Webinars


 


FAQs about the Webinars

Can anyone join?
Yes. All of our monthly webinars are open to the public.

Can we ask questions during the webinar?
Yes. You can either use your microphone to ask a question or type it in the chat box on the screen.

How do I join?
You just need to click on a link to join the webinar. The link to each webinar will be publicised on this page.
The link will be activated 15 minutes before the webinar starts.

On which devices is the webinar available?
On desktop and laptop computers and on tablets and mobile phones except for Apple devices.

 

 


Past Webinars

Critical Rationalism is a way of life and a philosophical framework and outlook. Some of its main tenets are as follows:
‘The quest for knowledge and truth, for “emancipation through knowledge,” 1 and “spiritual freedom”.
‘Critical Rationalists recognize that any particular expression of the truth is fallible, limited, and not final. In view of this recognition, they seek undogmatically to subject all attitudes, ideas, institutions, traditions, so-called knowledge and so-called freedom, to critical examination and appraisal: “Rationalists are those people who are ready to challenge and to criticize everything, including … their own tradition.”
“We must recognize everybody with whom we communicate as a potential source of argument and of reasonable information and take the attitude that I may be wrong and you may be right, and by an effort, we may get nearer to the truth.”
In this webinar I shall introduce the principal metaphysical, epistemological and methodological aspects of this way of life/philosophical outlook. I shall also try to show that why and how this particular theoretical perspective responds most effectively to the intellectual needs of those religious individuals who do not want to be deluded by the mistaken approaches of the so-called literalists to the Quran and Ahadith and religious teachings in general.

 


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With armed conflicts taking place in so many parts of the Muslim world, the Islamic law of war is as indispensable as ever for the protection of civilians and other persons hors de combat. Over the centuries, classical Muslim jurists have provided an impressive legal literature, which, in the same way as international humanitarian law (IHL), brings humanity in war.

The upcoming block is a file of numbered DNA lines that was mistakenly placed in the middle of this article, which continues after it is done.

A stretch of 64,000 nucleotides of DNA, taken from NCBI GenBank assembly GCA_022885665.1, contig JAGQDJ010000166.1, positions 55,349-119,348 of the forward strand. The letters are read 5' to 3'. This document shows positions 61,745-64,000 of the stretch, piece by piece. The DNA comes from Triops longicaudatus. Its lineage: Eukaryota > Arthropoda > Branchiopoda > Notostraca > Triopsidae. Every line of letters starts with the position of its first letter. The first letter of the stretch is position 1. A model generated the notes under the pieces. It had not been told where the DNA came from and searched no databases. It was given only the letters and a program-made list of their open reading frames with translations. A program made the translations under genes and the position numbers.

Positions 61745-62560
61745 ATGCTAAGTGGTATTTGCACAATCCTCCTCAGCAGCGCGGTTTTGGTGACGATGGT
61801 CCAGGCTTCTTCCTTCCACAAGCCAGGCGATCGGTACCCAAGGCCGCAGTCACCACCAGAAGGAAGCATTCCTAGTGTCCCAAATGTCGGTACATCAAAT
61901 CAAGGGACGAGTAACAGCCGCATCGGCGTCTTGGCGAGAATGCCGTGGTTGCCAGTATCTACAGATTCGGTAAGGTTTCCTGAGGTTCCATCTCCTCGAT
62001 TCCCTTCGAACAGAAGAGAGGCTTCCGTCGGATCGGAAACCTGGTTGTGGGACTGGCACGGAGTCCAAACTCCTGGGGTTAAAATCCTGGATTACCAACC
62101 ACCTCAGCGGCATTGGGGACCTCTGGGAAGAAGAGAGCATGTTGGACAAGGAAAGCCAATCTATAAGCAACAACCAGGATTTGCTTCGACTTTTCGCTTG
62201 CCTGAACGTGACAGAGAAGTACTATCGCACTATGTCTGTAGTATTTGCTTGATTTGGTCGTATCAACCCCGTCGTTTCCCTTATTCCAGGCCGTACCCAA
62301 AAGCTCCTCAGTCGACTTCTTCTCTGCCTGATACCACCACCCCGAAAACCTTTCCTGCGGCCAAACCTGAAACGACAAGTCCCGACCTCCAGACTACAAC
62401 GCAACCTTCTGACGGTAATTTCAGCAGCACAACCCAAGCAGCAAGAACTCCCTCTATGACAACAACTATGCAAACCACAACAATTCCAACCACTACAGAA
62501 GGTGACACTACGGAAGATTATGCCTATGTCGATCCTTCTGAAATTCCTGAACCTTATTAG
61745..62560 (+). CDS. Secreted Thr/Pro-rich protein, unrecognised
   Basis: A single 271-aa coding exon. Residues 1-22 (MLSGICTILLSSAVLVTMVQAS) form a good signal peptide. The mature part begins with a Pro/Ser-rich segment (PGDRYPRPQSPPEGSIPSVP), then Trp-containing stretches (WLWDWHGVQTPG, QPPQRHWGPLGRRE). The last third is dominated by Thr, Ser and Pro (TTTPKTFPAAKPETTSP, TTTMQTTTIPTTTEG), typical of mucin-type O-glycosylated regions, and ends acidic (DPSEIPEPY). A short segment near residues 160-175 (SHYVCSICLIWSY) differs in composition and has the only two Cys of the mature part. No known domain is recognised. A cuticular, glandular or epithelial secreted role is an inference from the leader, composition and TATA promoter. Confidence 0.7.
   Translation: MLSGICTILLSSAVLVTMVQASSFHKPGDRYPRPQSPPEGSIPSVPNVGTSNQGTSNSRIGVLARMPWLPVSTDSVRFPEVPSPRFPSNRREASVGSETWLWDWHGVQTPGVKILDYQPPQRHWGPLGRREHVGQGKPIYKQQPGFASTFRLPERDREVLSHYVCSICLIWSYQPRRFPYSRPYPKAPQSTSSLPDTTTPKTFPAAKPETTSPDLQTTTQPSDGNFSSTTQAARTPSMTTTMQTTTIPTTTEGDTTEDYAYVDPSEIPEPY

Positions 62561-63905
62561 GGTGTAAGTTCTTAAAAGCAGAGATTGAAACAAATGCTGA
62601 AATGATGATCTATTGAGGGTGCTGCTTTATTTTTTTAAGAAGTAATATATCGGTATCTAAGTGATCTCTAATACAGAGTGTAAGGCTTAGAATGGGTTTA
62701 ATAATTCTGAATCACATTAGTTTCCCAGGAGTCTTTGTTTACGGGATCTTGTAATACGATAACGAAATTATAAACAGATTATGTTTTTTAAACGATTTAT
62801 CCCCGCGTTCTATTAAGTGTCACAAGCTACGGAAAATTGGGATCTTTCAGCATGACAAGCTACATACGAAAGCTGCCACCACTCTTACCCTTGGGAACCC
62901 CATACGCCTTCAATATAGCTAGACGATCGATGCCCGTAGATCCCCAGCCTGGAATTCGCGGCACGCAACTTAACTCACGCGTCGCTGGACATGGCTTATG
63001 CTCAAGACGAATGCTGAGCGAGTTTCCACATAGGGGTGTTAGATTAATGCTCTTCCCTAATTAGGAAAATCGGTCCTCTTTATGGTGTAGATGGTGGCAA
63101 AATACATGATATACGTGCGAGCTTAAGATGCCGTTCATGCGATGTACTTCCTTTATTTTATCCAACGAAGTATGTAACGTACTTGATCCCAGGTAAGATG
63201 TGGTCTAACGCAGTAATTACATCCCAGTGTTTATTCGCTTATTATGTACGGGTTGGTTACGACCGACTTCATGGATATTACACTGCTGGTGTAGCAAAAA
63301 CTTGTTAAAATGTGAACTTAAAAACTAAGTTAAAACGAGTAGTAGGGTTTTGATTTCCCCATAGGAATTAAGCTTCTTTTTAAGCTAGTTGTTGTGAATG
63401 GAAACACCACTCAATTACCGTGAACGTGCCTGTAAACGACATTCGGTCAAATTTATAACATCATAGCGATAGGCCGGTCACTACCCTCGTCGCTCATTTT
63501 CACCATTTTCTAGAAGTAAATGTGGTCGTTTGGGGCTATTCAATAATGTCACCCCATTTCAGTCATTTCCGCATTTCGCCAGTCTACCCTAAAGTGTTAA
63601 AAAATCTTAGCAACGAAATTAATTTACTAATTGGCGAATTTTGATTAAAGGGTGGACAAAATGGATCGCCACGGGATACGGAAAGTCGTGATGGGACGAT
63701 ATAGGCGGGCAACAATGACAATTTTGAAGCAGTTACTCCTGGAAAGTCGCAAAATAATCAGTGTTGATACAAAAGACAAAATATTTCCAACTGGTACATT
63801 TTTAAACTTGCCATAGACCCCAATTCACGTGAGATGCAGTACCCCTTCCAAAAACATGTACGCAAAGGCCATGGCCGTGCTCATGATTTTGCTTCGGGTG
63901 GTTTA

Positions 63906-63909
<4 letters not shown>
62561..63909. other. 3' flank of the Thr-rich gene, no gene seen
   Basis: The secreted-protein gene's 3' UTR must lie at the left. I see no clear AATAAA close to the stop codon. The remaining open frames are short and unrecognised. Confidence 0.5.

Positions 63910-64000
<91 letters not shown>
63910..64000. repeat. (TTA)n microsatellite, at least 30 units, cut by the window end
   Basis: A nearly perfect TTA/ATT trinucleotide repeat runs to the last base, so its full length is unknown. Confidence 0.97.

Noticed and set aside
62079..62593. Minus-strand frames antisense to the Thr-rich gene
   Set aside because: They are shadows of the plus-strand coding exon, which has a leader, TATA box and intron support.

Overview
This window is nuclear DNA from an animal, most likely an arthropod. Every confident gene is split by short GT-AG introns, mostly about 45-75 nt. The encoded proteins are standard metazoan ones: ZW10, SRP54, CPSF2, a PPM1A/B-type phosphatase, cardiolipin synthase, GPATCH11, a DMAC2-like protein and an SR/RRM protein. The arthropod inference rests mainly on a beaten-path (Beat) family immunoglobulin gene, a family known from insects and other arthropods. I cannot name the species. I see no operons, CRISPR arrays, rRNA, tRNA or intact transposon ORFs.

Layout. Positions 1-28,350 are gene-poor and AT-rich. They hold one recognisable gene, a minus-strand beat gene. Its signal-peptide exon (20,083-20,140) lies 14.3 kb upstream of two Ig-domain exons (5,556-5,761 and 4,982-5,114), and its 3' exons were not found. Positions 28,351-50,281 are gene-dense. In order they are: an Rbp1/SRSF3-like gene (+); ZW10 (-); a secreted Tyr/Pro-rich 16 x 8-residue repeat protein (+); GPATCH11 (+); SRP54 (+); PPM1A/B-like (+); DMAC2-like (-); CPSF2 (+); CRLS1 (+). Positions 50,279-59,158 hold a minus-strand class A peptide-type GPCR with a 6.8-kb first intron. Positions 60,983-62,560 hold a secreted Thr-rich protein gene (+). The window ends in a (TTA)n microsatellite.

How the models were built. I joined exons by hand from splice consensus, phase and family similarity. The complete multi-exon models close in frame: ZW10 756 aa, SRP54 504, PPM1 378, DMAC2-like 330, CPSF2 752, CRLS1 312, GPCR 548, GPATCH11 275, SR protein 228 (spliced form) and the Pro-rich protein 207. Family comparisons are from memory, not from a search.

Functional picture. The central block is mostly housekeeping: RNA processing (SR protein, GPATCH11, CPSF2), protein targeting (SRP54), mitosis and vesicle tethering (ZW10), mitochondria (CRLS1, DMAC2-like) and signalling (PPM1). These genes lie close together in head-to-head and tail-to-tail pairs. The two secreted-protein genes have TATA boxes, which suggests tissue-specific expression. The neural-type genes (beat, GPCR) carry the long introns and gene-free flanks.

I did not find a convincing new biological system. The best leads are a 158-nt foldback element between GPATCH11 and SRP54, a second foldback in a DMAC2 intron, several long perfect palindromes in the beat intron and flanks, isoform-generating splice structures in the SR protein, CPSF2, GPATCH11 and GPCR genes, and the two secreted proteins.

In many articles and writings one may observe ‘Islamic Feminism’ as if it were identical and manifested in Muslim feminists. The main discussion of those misleading literature focuses on feminists’ ideas and criticisms of the practices, cultures and traditions of Muslims, as though Islam and Muslims were one and the same thing, whilst between them is a gap so cavernous as the one between Al-Farabi’s ‘The Noble Society’ and the corrupt Muslim regimes. To be more precise, one has to distinguish between Muslim feminists and what is eventually called by Dr. Lois Lamya aI-Faruqi ‘The Islamic Feminism’. In this webinar, our intention is to highlight the distinctive features of the Muslim feminists, compared with the Islamic Feminism.


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A discussion of women in Islam is one of the most contentious and politicised subjects in contemporary studies of Islam and has been intimately tied with questions of “West versus East” and the colonialist project. It remains a flash point for perceived civilisational conflict in the media today. With that in mind, this webinar will explore the discussions of women in Shi’ism that appear in literature on Shi’ism published in the West. What kind of underlying assumptions are brought to the literature? Are there any particular slants characteristic of the literature? What about the influence of other subjects, such as Biblical studies? It is hoped that such an evaluation can lead to a more critical reading of the literature, as well as bring to light questions about the position of women in Shi‘i thought.


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The webinar addresses the main principles and standards of academic writing and the importance of following such standards up in writing academic essays. The following questions will be dealt with in this session: how coherence could be kept in academic writing, how essays could be written with high clarity, and what are the main aims and objectives of a research proposal components. Also, the method of selecting a topic for writing an essay or a dissertation will be explored. Last but not least, the research considerations which need to be taken into account when doing a research will be highlighted at the end of the webinar.